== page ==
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Hanslick's deleted passages echo the tradition of German aesthetic idealism, which had continued to flourish in the decades after Hoffmann.87 Yet many of Hanslick's contemporaries sensed a fundamental opposition between idealism and formalism. At the end of an otherwise laudatory review that appeared shortly after the publication of VomMusikalischSchinen, Hanslick's friend Robert Zimmerman asked why the author should have concluded his treatise by "invalidating" the "golden truth" of his central thesis with the idea that music might also be a sounding reflection of the motions of the universe. Zimmerman surmised that in summarizing the opinions he sought to discredit, Hanslick had been unconsciously overwhelmed by those very ideas.88Hanslick would later dedicate the second and most subsequent editions of VomMusikalisch-Schenen to Zimmerman, and he took his friend'sclosing criticism to heart in making revisions for that second edition. But Zimmerman was too quick to equate idealism with the aesthetic of expressive content. The musical "right"and "left"either did not see or chose to ignore the underlying compatibility of Hanslick's formalist position with idealism, probably because idealism also happened to be compatible with the phenomenon of program music, as exemplified at the time by Berlioz and Liszt-that is, by composers whose works represented the very aesthetic Hanslick was attacking. The idealist aesthetic does not preclude use of programmatic tides or even a detailed program, on the grounds that any verbal interpretation is necessarily limited. As we have seen, idealism actuallygave composers and critics unprecedented liberty to explicate instrumental works. A reflection of an abstract ideal, in the end, is quite different from the representationof a specific object or event. Without citing Hanslick by name, A. B. Marx conceded, in 1859, that the "interplay of tones is the primordial essence of music [Urmusik];it has always been and will always be the mother earth from which everything that lives in music draws its life's power, its existence."Marx went on to insist, however, that man cannot and playendlessly withouta goal.Aboveall,he seekshimselfin the play,the the of playshouldbehisplay;it shouldhavethe imprint, expression hisbeing.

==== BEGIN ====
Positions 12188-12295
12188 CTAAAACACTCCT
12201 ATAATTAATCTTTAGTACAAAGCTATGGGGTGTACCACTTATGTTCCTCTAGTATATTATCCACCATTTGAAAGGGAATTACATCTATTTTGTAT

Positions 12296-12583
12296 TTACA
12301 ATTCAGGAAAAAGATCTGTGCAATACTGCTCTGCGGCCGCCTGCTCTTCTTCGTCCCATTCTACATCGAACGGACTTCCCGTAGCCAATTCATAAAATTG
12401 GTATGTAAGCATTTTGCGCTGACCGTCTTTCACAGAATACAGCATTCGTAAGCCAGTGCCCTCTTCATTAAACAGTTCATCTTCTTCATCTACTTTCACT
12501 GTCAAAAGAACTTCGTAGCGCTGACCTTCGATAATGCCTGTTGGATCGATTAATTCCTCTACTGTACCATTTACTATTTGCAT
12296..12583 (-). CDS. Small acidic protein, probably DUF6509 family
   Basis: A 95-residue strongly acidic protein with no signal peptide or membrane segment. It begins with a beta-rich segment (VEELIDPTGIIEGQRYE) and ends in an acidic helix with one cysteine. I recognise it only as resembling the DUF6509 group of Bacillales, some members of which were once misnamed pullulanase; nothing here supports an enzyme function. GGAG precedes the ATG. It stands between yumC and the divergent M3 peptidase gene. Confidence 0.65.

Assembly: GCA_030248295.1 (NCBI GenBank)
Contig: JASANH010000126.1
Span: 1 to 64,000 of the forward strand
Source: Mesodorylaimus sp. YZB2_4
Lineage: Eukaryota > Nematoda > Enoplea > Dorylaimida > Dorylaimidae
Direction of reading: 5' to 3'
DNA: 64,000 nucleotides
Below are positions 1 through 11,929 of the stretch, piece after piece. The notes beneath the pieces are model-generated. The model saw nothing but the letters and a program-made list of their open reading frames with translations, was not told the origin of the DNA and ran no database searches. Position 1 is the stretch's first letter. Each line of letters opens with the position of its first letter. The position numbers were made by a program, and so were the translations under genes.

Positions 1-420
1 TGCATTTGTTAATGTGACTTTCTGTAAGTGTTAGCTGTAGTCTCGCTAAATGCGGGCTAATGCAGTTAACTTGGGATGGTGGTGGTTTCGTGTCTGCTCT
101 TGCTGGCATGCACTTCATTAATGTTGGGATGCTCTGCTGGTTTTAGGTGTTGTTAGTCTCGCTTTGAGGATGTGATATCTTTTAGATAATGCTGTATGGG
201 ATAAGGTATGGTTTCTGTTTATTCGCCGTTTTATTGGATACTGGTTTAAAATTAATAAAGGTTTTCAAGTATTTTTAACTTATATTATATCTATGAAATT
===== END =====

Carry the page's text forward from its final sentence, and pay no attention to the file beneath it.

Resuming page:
87. Limitations of space preclude even a summary review here of idealism in musical aesthetics between Hoffmann and Hanslick. Aside from Hegel and Schopenhauer (treated briefly below), such a review would necessarilyinclude Hans Christian Oersted, KarlWilhelm Ferdinand Solger, Hans-Georg Nigeli, Gustav Schilling (whose dergesammten Encyclopiidie of musikalischen Wissenschaften 1835-38 includes an extended entry "Ideal"), Robert Schumann, Ferdinand Hand, and Adolf Bernhard Marx, among others. 88. Robert Zimmerman, review of Hanslick's VomMusikalisch-Schiinen, originally published in Oesterreichische Blittterfir Literatur und Kunst (1854) and republished with minor und changes in Zimmerman's Studien und Kritiken zur Philosophie Aesthetik,vol. 2, Zur Aesthetik (Vienna: Wilhelm Braumiiller, 1870), 253: "Mich diinkt, hier hat er sich unwilkiirlich durch Reminiscenzen derselben Aesthetik iiberraschenlassen, die er sonst so schlagend und siegreich bekimpft!"